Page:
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    Wine & Food

    Whisky syrup sponge pudding recipe

    17 January 2020

    January can feel so bleak: dark mornings, dark afternoons, Christmas festivities already a distant memory, and summer holidays a lifetime away. But there’s light on the horizon: we begin to spy bright fruit and vegetables in the shops, and days really are getting longer, even if that extra daylight can seem imperceptible. Soon, our thoughts will turn to Spring bulbs, and before you know it, it will be Summer again, and we’ll be moaning about the sweaty commute and saying that it’s too hot to cook.

    So rather than wishing my life away – which I know I have the tendency to do both in the kitchen and outside of it – I am embracing it. Bringing something golden, sweet and uplifting into your kitchen and life is exactly what is required at this time of year. And it doesn’t get more golden, sweet or uplifting than a syrup sponge. A syrup sponge is a steamed pudding, laced with golden syrup. The pudding itself is made by pouring a cake-style batter into a basin or bowl, sealing it with paper and foil, and then placing it in a half-filled pan of water, where it is gently cooked by the steam, until the sponge is light and risen.

    Golden syrup is an inverse sugar, which means it is created in the process of refining sugar, or after a sugar solution has been treated with an acid. Its flavour is distinctive: lighter than honey, like the palest of caramels, with a clean sweetness which tastes almost metallic. It was first made by brothers Charles and John Joseph Eastwich at what was the Abram Lyle & Sons sugar refinery, and later became part of Tate & Lyle. It was originally given or sold cheaply to the refinery factory workers, but has been commercially sold since 1885. Guinness World Records has named the Tate & Lyle golden syrup tins the world’s oldest packaging – although if you look closely at your green tin, you might spot that that the illustration is, in fact, a dead, decomposing lion surrounded by flies. Delicious!

    As it’s Burns night next week, I’ve introduced a Scottish twist to this pud – or, more accurately, a Scotch twist: whisky. Whisky and golden syrup are a perfect match, neither dominating the other, but bringing out the sweet, smoky notes in the whisky, and tempering the zinging, filling-singing sugar of the syrup. The whisky is folded into the pudding batter, but it has the added bonus of thinning the golden syrup that sits at the bottom of the pudding basin and will, when the pudding is served, dribble down from the top of the pud. If you’d rather a tee-total pudding, try swapping the whisky for lemon juice.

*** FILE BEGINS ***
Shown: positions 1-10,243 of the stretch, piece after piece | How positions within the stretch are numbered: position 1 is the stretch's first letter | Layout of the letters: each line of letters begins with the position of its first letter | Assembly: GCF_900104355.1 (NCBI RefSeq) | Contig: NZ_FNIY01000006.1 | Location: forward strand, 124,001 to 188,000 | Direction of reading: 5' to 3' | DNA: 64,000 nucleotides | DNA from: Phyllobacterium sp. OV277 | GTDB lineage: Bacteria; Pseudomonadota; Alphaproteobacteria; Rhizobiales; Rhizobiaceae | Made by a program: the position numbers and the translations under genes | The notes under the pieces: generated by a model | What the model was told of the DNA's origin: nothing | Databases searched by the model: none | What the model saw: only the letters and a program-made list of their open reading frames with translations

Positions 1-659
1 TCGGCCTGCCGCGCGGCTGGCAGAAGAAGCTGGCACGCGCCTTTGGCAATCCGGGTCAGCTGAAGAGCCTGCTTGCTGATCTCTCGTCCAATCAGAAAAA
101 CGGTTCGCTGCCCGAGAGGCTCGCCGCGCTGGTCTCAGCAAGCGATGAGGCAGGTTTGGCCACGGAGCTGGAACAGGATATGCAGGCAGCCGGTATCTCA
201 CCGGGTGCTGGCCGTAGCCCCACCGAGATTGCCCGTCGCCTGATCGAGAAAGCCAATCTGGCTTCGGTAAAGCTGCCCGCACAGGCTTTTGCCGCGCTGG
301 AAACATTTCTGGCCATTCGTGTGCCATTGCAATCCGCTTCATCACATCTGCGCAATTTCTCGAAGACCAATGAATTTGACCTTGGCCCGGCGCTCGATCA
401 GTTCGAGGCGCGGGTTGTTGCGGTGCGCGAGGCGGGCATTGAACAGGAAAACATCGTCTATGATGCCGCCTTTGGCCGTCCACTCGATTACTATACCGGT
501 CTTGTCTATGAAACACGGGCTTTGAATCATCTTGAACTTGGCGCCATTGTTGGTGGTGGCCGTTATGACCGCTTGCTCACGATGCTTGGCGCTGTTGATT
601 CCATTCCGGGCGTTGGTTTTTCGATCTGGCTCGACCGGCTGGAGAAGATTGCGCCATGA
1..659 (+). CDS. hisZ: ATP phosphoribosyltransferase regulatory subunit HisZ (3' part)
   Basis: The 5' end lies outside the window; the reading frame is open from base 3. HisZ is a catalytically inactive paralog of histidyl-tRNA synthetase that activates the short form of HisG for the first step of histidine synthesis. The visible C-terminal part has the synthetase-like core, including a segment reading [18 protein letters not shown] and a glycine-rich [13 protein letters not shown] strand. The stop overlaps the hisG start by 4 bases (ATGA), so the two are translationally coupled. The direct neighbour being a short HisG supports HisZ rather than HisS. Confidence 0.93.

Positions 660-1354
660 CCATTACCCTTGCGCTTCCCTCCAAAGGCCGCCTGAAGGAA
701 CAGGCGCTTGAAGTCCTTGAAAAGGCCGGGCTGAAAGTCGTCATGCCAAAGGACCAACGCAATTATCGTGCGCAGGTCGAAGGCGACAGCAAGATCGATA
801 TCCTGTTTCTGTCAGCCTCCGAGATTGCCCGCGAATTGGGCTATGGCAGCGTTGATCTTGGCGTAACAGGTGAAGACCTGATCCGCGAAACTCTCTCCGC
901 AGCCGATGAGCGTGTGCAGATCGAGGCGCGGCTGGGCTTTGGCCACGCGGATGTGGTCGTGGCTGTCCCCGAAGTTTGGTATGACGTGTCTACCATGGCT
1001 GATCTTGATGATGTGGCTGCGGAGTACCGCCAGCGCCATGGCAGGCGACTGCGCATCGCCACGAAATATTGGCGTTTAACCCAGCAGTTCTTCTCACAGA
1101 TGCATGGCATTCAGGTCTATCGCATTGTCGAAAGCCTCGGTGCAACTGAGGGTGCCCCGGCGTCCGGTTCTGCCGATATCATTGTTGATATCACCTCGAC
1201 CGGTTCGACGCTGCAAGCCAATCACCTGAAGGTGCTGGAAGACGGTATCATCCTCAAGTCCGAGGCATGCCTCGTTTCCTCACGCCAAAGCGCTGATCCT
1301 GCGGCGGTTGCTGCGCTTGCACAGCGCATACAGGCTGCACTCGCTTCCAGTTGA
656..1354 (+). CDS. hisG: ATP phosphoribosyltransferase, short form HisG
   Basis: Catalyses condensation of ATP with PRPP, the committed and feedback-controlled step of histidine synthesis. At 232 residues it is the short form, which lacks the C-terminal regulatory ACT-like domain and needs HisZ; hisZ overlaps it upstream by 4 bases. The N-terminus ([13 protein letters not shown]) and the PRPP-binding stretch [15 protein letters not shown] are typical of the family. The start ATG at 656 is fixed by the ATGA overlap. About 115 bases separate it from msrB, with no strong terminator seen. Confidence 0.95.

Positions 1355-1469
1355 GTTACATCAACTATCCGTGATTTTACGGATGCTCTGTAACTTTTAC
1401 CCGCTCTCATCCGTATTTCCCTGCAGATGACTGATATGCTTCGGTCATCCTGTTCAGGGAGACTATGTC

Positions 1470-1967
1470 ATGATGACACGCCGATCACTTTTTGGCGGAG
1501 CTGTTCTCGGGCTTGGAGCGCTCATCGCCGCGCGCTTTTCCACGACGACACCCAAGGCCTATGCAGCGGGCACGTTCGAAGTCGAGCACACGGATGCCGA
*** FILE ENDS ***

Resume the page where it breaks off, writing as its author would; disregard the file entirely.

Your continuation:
Like all good old-school puds, this should be served with thick custard.

    Credit: Samuel Pollen

    Whisky syrup sponge pudding

    Makes: Enough for 6

    Takes: 10 minutes

    Bakes: 1.5 hours

    160g golden syrup

    150g butter

    150g light brown sugar

    2 eggs

    150g self raising flour

    ½ teaspoon fine salt

    3 tablespoons whisky (replace with lemon juice if desired)

    1. Place 100g syrup in the base of a 16cm pudding basin, and stir through a tablespoon of whisky to loosen it.
    2. Cream together the butter and sugar until fluffy and noticeable lighter in colour than when you started. Add the eggs one at a time, making sure to completely combine each into the mixture before adding the next. Add the remaining 60ml of the golden syrup and stir through. Fold through the self-raising flour and salt until the mixture is homogeneous. Loosen with 2 tablespoons of whisky.
    3. Fill a large pan half full with water and bring to the boil. In the meantime, cut a disc of baking paper and a disc of foil, both double the size of the top of your bowl. Fold the discs to create a pleat in the centre of the discs.
    4. Spoon your pudding mix into the basin on top of the golden syrup layer. Place the baking paper, then the foil on top of the basin, and tie tightly with string, to create a waterproof seal.
    5. Place a teatowel or a small saucer on the bottom of the pan, to stop the pudding basin touching the base of the pan. Lower the pudding into the water, cover with a lid, and simmer for an hour and a half, checking every so often to make sure the pan doesn’t boil dry.
    6. Lift out the pudding, and carefully remove the coverings. Run a knife gently around the inside of the basin to loosen the pudding, then place a serving plate and confidently invert it. Serve immediately.